After writing about American firms trying to break into China’s growing market for wind power, the paper today looks at Chinese companies trying to set up wind turbines in Minnesota and elsewhere in the U.S.:
While proponents say the Chinese manufacturers should be welcomed as an engine for creating more green jobs and speeding the adoption of renewable energy in this country, others see a threat to workers and profits in the still-embryonic American wind industry.
“We cannot sit idly by while China races to the forefront of clean energy production at the expense of U.S. manufacturing,” Senator Sherrod Brown, an Ohio Democrat, said during a debate this year over federal subsidies for wind energy.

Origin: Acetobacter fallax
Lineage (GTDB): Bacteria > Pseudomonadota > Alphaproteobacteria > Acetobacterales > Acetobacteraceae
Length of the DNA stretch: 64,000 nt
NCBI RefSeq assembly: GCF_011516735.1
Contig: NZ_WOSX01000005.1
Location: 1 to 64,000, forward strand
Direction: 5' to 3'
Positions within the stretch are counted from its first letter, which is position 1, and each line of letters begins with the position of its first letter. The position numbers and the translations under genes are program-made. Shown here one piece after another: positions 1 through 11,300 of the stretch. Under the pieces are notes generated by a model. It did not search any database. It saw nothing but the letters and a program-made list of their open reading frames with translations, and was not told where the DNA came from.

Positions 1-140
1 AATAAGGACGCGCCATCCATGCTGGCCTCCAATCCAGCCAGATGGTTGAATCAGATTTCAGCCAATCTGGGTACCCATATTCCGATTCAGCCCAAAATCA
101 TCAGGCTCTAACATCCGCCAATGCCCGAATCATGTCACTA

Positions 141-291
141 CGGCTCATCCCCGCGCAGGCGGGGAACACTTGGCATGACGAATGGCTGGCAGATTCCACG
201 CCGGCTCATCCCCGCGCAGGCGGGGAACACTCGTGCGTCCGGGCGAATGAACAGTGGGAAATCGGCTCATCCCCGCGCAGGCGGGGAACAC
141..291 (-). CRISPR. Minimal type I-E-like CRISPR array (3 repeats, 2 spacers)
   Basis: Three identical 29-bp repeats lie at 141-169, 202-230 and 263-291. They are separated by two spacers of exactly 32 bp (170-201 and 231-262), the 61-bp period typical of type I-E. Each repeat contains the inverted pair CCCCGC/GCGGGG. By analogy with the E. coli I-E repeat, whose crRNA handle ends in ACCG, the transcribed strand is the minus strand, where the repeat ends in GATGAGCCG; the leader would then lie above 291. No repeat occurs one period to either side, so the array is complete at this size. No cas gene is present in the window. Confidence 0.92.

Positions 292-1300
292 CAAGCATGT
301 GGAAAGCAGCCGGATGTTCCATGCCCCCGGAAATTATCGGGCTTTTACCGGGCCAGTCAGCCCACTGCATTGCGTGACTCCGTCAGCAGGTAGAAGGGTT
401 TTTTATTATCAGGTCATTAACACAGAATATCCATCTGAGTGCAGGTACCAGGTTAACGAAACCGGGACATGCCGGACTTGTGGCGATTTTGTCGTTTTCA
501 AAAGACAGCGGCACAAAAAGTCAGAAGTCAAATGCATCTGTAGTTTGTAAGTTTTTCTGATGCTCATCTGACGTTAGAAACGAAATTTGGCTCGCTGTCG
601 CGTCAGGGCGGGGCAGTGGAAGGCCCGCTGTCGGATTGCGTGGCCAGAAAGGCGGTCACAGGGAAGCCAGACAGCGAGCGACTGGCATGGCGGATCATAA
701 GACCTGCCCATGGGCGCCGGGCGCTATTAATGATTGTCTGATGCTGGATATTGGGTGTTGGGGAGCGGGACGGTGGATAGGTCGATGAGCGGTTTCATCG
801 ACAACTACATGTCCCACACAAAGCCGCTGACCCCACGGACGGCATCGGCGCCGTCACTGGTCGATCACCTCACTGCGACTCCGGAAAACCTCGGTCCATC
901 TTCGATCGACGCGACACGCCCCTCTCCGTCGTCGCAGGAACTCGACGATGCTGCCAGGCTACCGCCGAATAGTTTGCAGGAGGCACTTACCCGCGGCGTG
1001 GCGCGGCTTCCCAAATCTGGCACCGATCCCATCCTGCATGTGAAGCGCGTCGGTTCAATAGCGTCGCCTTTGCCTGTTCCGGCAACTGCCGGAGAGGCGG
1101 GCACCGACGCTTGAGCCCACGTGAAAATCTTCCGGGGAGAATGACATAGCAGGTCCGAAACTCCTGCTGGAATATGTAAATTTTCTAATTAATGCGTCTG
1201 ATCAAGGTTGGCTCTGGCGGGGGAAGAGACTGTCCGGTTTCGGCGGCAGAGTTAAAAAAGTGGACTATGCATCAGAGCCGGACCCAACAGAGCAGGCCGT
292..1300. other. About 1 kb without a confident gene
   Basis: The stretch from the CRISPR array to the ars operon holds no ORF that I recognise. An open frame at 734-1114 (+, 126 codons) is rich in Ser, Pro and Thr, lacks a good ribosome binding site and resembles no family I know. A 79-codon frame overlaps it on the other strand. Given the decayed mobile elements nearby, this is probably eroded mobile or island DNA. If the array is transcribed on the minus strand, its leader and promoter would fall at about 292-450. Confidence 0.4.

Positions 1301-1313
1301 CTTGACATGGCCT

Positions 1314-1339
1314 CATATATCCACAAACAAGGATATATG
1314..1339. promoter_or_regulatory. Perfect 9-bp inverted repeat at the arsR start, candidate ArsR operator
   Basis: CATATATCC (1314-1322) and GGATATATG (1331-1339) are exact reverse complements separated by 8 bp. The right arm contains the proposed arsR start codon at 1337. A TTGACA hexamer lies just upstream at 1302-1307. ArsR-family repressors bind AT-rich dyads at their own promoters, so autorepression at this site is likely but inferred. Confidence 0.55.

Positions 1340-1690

Such sentiments help explain why Goldwind is putting a distinctly American face on its efforts — and is diligently highlighting plans to do more than simply import low-cost equipment from China.
“Goldwind was approaching this as, ‘We’re going to build an organic, North American organization,’ ” said Mr. Rowland, a Texas native and former engineer at the Boston-based wind farm developer First Wind. “So the opportunity to work with them — and with folks I’ve known for a long time — was really attractive.”